Check out this No-Budget Film Noir Lighting Tutorial from Tom Antos, created exclusively for No Film School. The tutorial shows aspiring film noir directors how to create the famous and distinctive lighting style on a budget.
Antos, a regular contributor at No Film School, has posted other cinematography tutorials to the site, including “Beginner’s Guide to Shooting a Dialogue Scene: Camera Angles, Framing, and Rule of Thirds” and “Learn How to Build a Good DIY Rain Machine for $15 (& a Great One for $60).” Here are some of his tips:
You can get professional looking shots with materials you have around the house.
Antos used work lights from the hardware store and aluminum foil to create a spotlight for his actress, Carolyn. “What I end up doing is just taking some regular kitchen tin foil that you use in your everyday baking, (…) and I wrap it around the light and create this little cone that’s going to tighten and direct the light. This is (…) similar to what you could do (…) when you’re using professional movie lights and you have barn doors on them,” says Antos. “Basically, it stops the light from spilling around the edges.”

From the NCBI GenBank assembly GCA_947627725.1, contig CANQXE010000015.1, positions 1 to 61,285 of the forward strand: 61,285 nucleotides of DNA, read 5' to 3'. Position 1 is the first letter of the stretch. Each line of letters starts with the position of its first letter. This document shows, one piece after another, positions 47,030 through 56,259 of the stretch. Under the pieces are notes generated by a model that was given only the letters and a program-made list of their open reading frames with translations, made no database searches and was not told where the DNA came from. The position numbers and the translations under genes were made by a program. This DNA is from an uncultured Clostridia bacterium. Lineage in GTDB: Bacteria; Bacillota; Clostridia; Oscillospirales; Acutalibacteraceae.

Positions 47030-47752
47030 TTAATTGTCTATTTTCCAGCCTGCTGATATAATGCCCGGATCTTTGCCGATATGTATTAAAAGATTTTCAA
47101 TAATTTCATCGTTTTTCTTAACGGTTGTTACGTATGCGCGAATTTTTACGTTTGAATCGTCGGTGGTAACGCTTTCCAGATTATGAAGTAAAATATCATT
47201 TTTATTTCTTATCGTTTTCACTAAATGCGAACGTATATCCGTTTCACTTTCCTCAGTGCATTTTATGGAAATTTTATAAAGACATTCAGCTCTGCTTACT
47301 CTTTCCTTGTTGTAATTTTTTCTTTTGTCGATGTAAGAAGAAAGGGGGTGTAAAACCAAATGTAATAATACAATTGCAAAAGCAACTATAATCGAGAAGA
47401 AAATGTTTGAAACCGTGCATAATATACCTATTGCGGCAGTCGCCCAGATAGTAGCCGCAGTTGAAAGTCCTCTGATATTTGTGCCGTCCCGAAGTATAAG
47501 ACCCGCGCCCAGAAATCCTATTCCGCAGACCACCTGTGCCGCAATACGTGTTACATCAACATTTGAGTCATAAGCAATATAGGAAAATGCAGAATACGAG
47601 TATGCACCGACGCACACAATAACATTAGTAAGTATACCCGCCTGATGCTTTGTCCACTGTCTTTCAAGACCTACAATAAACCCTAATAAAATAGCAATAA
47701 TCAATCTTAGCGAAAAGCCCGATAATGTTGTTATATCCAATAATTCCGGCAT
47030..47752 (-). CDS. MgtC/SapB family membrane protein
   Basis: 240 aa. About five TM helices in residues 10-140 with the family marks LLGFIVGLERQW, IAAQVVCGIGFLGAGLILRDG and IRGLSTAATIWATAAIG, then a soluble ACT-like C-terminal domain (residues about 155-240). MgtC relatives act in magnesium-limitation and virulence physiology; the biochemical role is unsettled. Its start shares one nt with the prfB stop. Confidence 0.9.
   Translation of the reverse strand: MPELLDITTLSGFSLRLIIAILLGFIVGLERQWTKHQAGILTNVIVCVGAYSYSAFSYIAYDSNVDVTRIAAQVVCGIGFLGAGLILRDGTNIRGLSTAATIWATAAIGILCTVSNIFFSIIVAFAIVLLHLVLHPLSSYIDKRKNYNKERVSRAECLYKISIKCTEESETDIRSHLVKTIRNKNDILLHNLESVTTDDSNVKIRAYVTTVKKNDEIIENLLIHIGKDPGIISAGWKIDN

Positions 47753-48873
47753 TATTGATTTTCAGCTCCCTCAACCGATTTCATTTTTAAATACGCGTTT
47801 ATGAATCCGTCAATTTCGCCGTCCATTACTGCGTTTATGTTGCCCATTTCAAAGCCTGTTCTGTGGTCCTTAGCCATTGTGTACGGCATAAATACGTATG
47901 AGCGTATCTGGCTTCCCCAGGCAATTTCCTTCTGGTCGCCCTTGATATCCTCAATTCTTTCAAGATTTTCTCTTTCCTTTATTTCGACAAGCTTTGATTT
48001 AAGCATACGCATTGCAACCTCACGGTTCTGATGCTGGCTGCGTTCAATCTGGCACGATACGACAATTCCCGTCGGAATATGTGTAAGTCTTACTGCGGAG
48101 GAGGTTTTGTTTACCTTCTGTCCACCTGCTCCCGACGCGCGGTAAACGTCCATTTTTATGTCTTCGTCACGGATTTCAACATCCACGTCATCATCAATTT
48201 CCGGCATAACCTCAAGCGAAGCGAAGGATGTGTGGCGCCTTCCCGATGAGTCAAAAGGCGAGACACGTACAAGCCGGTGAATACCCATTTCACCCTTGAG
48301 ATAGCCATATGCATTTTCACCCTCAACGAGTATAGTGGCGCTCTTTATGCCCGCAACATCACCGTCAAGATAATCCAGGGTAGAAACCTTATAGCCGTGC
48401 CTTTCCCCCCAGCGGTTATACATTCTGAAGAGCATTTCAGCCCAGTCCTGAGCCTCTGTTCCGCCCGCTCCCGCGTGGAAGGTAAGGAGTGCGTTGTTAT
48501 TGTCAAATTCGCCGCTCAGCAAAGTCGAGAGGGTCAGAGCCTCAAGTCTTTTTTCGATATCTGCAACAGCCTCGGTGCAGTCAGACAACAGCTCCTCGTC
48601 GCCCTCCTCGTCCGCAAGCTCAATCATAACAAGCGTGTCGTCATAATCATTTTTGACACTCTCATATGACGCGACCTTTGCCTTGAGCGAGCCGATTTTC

He also created makeshift “Venetian Blinds” by using strips of duct tape on a rectangular frame. “You could use actual blinds if you have them, it’s just using tape, I think, is quicker and also allows you to adjust the size of the blinds if you want them.” He then adjusted the blinds between the spotlight and Carolyn so that hit Carolyn’s eyes, nose, and cheeks perfectly. “That’s also going to really bring attention to her eyes.”
The “Hollywood Starlet” look is your friend, so use it.
“I placed that [light] line above Carolyn’s eye line and almost full frontal hitting her face, so that it creates the typical film noir shadows under the nose and then under the chin. This is also what’s referred to as a ‘Hollywood Starlet’ look,” says Antos. “If you look at, for example, old photos of Marilyn Monroe or any of these ’50s and ’60s movie stars you’ll notice a lot of that kind of lighting. It adds a slight shadow on the cheekbones, makes the face look a little bit longer, it’s just basically more pleasing to the eye.”
Post-Production tricks can fix things you may have forgotten during production.
“One effect that I like that Colorista [in Adobe Premiere Pro] allows you to do (…) is a softening filter. If you know anything about film noir, or just your ’50s, ’60s cinema, a lot of times when you have female actresses the DP’s would put a piece of silk on the lens to kind of soften the look and create this little glow in the image without making the shot look out of focus,” explains Antos. He turns the Pop filter in Colorista to -20.0 to add a “light glowing effect” to his shot.
It’s absolutely possible to do this on a budget.
“If you can afford to get nice movie lights, sure go for them, but if you can’t, just stick for now to cheap do-it-yourself techniques using these sort of hardware lights,” says Antos.
You can check out all of Antos’ tutorials here.